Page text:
Viktor Orbán: The brave prime minister who is not a communist

On October 28 József Szájer, a Fidesz member of the European Parliament, gave an interview to Inforádió, a station close to the government party. To long-time readers of Hungarian Spectrum or those who have been following Hungarian politics in the last twenty-five years Szájer is a familiar figure. However, since we have a lot of new subscribers who might be less familiar with the leading figures of Hungarian political life, I should say a few words about this man.

Szájer is a real old-timer in Fidesz. He was there from the very beginning, living in the dormitory where Fidesz was born. He held important positions in parliament and in Fidesz between 1988 and 2004, when he was sent to Brussels as the leader of the Fidesz delegation. He is also one of  deputy chairmen of the European People’s Party. Since Hungarian politicians don’t consider the job of MEP a particularly important one, it is hard to fathom why the decision was made to remove Szájer from direct involvement in Hungarian politics. He is supposed to be brilliant although, at least in my opinion, he does not put his brain power to the best use.

Just because Szájer officially holds no position doesn’t mean that he plays no role in the party behind the scenes. For example, Szájer himself proudly announced that he wrote the text of the new Hungarian constitution on his iPad. When the Orbán government is criticized in the European Parliament, it is Szájer who leads the troops in defense of the Orbán regime. And when in March 2013 there was a U.S. Senate hearing on the state of democracy in Hungary it was József Szájer who was dispatched to explain the Hungarian position.

During the interview on Inforádió Szájer defended the introduction of the internet tax with his usual vehemence. A government that dares to tax internet usage is a brave one, he said. “There are times,” he claimed, “when one has to speak in the language of strength.” Such a tax is “no attack on the internet.” After all, we have to pay for our food, but that doesn’t mean that it is an attack against the freedom of eating. The very fact that I had a heck of a time translating this sentence means that the comparison is outright idiotic. I consider the example Olga Kálmán used more apt. Let’s say that we buy a book but we still have to pay extra for being able to read it. Indeed, that is exactly what the internet tax is. Internet subscribers pay for their service, which includes a 27% tax, but in addition the government wants to tax their right to use the material offered by the provider whom they’ve already paid.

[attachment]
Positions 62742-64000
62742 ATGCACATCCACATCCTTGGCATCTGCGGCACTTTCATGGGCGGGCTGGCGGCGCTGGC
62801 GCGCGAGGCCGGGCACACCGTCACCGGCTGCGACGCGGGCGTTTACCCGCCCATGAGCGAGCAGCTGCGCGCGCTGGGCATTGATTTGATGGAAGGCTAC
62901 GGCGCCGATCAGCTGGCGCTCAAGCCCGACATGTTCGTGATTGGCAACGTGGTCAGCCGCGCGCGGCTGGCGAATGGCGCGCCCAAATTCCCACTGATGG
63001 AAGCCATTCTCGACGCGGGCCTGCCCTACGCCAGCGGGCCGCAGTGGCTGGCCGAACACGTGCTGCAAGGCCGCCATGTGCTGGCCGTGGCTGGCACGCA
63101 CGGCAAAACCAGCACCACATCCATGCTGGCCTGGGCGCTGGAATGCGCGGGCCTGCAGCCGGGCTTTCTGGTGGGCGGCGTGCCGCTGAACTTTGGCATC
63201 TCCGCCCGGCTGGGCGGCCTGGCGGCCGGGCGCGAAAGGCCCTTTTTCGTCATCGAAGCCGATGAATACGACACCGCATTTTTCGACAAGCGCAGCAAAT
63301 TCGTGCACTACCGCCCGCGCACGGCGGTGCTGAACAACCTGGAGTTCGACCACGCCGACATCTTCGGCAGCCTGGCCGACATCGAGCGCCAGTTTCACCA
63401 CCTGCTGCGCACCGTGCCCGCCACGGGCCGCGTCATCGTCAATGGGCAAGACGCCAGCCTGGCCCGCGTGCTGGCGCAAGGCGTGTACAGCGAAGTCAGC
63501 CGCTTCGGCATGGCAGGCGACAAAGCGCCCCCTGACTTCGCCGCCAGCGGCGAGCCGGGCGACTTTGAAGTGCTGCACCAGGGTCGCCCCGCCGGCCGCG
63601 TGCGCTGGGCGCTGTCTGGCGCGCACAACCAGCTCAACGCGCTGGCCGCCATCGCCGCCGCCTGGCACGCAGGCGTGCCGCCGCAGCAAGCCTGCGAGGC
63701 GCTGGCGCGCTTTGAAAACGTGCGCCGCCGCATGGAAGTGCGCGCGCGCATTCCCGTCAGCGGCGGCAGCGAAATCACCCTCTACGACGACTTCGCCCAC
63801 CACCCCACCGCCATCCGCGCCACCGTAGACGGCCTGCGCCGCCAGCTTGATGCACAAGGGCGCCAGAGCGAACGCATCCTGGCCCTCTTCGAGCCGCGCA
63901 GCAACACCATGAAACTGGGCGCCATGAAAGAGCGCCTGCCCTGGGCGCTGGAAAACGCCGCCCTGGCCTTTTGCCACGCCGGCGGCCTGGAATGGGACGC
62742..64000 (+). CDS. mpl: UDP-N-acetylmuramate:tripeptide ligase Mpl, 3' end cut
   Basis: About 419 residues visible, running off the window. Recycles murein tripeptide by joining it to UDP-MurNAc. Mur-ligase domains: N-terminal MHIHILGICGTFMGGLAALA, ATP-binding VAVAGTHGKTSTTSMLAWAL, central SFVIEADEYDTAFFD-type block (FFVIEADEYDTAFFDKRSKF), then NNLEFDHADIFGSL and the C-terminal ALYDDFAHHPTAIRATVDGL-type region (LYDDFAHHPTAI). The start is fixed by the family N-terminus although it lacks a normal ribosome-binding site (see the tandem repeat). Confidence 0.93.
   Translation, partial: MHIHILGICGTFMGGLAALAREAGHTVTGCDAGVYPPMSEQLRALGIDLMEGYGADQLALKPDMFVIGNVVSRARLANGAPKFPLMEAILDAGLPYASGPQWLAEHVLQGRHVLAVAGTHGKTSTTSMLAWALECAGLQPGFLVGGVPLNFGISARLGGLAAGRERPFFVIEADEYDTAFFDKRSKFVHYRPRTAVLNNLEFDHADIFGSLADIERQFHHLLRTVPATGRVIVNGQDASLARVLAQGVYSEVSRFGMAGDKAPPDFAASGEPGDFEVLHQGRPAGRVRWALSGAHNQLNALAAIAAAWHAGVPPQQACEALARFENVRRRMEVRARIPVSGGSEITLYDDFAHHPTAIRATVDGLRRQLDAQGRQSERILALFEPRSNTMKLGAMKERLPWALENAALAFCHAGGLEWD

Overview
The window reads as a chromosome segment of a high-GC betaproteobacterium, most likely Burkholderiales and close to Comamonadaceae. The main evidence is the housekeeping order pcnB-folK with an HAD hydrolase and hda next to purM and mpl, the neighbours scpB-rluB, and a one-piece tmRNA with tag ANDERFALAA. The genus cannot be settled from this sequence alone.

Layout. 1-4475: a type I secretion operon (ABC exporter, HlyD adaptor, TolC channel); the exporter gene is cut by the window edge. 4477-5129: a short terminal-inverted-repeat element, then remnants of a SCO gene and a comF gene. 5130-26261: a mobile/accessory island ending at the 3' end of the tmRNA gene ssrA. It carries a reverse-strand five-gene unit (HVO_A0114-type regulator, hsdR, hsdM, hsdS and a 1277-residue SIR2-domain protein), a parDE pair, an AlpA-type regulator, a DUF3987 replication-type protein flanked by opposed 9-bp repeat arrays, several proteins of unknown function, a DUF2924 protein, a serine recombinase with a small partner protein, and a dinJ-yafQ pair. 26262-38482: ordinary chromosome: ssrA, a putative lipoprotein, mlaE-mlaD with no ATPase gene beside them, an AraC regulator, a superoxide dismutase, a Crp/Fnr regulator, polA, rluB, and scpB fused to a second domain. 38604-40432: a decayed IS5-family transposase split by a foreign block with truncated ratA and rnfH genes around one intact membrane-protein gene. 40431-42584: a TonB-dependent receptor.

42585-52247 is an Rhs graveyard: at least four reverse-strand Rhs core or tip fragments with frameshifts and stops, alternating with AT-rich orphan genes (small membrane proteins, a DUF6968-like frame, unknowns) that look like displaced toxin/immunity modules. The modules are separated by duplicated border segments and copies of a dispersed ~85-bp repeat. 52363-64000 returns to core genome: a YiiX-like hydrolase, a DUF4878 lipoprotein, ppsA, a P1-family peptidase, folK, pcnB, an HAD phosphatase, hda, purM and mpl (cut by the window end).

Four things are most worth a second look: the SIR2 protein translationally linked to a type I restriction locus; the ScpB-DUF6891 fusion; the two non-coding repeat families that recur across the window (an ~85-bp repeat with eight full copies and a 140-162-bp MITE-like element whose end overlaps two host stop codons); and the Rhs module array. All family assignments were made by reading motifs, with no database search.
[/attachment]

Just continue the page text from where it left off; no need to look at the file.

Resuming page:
The reason that I quoted Szájer’s belligerent words on the brave government that dares to tax the internet is because it took no more than three days for the government to decide not to be so brave. The reason? Apparently, a quick poll was ordered which showed that the people who were at the demonstrations had been apolitical until now. They seemed to have awakened from their long slumber, and that truly frightened Viktor Orbán. Many of the people chanting slogans never even bothered to vote and claimed that they are not interested in politics. Suddenly they became active. This is the last thing Viktor Orbán wants. Among them might be future political leaders who will force this authoritarian government to resign one day.

A typical Fidesz warrior: József Szájer in the European Parliament

A typical Fidesz warrior: József Szájer in the European Parliament

In Viktor Orbán’s interview last Friday there was one sentence that I found especially revealing. He decided to shelve the internet tax because his government listens to the people, and they certainly don’t want to do anything that is unacceptable to the people. After all, they are not “communists.” But the problem is that the governing style of the Orbán government closely resembles that of the Kádár regime. For all practical purposes there is a one-party system in Hungary today.

During the communist period it was the Politburo that made the decisions. The size of that body varied from eight to thirteen members. They met weekly and discussed the day-to-day running of the country. Today the situation is actually worse. As far as we know, there are no weekly meetings of the Fidesz executive board. Decisions are not made by the ministers either because cabinet meetings are exceedingly short and there are practically no discussions. Everything is decided by Viktor Orbán and until he speaks, as someone wittily remarked, no one knows what to think. The people started to see the strong resemblance between the two regimes.